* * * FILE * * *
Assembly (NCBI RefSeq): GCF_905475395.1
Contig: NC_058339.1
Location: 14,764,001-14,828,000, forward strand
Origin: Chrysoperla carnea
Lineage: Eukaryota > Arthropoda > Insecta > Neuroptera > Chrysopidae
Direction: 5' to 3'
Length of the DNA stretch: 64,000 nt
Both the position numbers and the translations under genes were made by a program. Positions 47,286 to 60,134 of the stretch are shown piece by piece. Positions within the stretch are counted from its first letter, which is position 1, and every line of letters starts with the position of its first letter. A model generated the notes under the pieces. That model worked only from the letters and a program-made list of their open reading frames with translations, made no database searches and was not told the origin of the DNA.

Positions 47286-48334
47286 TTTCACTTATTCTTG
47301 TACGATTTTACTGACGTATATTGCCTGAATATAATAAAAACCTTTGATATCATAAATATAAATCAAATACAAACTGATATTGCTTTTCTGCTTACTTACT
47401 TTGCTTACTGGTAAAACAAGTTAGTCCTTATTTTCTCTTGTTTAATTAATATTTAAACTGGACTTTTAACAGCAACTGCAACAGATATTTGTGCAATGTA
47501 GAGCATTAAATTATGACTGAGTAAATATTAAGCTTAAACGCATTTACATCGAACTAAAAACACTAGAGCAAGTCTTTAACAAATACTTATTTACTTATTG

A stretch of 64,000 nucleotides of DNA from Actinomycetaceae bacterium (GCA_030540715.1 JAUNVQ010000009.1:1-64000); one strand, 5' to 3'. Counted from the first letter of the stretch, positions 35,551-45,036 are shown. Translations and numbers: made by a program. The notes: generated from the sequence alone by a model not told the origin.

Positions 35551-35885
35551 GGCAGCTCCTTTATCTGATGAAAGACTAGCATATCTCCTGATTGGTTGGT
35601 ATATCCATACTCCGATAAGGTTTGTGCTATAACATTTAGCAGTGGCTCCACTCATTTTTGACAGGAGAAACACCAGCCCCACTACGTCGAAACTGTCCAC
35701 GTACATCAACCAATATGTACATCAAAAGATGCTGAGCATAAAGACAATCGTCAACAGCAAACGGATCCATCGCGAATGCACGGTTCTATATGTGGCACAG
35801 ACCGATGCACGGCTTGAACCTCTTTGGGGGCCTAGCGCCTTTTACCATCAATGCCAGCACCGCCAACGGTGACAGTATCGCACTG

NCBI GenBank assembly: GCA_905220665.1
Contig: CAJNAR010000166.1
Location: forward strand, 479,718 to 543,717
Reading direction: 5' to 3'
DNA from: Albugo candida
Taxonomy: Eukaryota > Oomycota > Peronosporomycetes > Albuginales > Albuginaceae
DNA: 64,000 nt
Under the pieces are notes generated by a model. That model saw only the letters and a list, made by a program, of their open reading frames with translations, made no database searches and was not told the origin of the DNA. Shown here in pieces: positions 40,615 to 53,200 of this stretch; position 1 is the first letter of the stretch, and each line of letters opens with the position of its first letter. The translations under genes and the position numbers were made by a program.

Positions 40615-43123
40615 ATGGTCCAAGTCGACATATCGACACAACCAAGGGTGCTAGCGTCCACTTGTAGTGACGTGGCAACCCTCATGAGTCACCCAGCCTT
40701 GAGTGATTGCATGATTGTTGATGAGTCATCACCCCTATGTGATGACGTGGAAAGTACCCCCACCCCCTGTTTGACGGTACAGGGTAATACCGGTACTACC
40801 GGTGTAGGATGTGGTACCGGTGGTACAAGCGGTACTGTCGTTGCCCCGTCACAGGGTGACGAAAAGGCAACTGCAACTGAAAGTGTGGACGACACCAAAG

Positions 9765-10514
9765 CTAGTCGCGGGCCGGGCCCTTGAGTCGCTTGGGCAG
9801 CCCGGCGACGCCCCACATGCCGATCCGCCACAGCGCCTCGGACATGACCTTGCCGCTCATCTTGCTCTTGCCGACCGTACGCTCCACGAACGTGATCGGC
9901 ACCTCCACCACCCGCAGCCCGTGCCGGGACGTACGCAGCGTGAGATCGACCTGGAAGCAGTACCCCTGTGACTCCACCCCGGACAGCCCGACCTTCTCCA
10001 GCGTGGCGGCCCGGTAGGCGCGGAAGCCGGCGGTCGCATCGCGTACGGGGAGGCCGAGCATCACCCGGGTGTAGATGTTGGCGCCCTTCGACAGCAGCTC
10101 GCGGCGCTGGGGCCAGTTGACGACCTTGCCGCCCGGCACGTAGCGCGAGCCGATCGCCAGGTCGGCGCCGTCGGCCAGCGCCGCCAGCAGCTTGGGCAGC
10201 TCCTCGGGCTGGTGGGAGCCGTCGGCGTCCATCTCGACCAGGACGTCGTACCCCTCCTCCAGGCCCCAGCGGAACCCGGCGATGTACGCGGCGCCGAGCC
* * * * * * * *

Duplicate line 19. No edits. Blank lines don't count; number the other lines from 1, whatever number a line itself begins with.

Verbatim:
35801 ACCGATGCACGGCTTGAACCTCTTTGGGGGCCTAGCGCCTTTTACCATCAATGCCAGCACCGCCAACGGTGACAGTATCGCACTG